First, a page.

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Know your property purchase costs

Buying a home is an exciting step – and one that can really build your wealth, but it pays to budget for the purchase costs, which often go well beyond your initial deposit.

Buying a home is an exciting step – and one that can really build your wealth, but it pays to budget for the purchase costs, which often go well beyond your initial deposit.

Upfront loan fees

Depending on your lender, you could be asked to pay a loan application fee and/or valuation fee. These costs vary widely between lenders, and your Mortgage Choice broker can explain which fees your preferred lender charges. Do note, these upfront fees are reflected in the loan's comparison rate, which makes it easier to compare between different loans and lenders.

Lenders mortgage insurance (LMI)

LMI applies if you borrow 80% or more of your home's value. Premiums vary according to the size of your loan, your deposit, the type of property and the lender. This one-off cost can often be added to the balance of your loan, and while this can make the premium more manageable you will pay interest on the cost.

Pre-purchase inspections

Your home is a major investment and it is definitely worth organising a pre-purchase pest or building report or a strata report if you're buying an apartment, villa or townhouse. It could save you some unexpected costs further down the track.

Legal/ conveyancing fees

Unless you have significant legal experience you'll need to engage a solicitor or conveyancer to handle the process of transferring the property from the seller to you, the buyer. Ask friends or family for recommendations but do shop to compare the cost between providers.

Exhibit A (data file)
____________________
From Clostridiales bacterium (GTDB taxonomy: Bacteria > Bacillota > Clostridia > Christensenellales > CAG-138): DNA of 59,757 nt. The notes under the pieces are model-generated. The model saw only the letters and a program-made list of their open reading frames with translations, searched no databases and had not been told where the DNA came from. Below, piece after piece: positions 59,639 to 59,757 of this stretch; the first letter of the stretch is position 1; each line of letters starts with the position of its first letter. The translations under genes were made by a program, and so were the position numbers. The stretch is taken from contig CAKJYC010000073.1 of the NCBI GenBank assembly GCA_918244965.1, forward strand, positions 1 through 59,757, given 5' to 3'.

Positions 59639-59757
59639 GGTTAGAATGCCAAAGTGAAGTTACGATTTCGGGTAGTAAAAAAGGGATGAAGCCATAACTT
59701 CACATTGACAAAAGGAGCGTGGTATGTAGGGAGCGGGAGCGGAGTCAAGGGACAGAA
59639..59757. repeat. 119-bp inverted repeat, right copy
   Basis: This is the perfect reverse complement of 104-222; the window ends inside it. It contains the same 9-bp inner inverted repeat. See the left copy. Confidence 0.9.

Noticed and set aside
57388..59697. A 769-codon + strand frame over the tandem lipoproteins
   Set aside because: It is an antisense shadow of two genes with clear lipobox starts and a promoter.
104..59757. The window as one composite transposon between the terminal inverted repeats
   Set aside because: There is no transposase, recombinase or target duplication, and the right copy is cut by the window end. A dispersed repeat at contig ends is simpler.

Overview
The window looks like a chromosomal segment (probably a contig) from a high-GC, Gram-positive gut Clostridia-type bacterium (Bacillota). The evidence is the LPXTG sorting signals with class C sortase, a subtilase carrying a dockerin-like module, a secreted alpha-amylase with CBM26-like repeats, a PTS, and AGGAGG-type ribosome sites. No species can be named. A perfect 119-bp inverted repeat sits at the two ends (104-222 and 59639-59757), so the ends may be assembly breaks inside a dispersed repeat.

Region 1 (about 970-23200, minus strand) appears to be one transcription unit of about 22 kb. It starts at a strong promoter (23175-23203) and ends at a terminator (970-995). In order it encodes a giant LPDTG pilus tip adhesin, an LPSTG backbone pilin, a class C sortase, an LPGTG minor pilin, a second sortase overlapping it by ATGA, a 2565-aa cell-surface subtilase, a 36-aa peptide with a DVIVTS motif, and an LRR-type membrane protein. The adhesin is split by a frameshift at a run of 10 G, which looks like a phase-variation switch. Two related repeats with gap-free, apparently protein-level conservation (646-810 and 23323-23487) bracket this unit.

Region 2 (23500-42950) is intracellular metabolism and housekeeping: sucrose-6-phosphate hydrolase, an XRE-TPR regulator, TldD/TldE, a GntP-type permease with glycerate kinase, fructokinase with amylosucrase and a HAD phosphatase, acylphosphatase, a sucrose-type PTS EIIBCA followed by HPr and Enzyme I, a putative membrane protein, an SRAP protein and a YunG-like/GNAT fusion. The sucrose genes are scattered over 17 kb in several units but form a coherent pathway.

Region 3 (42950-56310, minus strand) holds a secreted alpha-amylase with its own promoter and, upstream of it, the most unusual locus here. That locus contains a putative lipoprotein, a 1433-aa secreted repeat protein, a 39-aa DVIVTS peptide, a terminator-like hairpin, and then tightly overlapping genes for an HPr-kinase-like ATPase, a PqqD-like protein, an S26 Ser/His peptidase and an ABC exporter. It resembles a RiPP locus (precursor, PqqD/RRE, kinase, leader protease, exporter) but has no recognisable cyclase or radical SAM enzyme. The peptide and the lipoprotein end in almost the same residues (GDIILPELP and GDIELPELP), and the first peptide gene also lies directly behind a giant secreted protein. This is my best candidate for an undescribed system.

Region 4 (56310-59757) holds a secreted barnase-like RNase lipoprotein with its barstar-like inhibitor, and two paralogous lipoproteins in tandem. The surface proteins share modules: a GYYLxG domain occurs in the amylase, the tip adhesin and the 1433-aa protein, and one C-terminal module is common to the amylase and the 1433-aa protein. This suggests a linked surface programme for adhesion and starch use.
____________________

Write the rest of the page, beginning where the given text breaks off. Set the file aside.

Stamp duty

Stamp duty is levied by your state or territory government, and you'll typically need to pay it on settlement of your property. As duty can be a major purchase cost so it's important to understand what you could be up for and budget accordingly. Discover what you could be up for with our Stamp Duty calculator.

Home Building Insurance

As soon as you have a financial interest in your home – and that includes paying a deposit when you exchange contracts, it makes sense to take out home building insurance. You can always add contents insurance once you have moved in.  Shop around between insurers but remember the cheapest policy isn't always the best.

Council and water rates adjustment

You and the property vendor (seller) share these costs depending on the length of time each of you is the owner of the place during the settlement period. You'll be asked to pay this adjustment at the time of handover.

Electricity connection

Buying a new home offers a good opportunity to compare between energy providers to see who offers the best deal for your needs. You may no connection fee at all if you are transferring an existing connection from another property.

Furniture removal

The cost of moving furniture into your new home can range from a case of beer for a few enthusiastic mates to several thousand dollars for a professional removal firm. Doing as much of the work yourself can trim the cost.

To plan for your property purchase costs, download our free fact sheet or speak with your Mortgage Choice broker for more information.

Posted in: Property market

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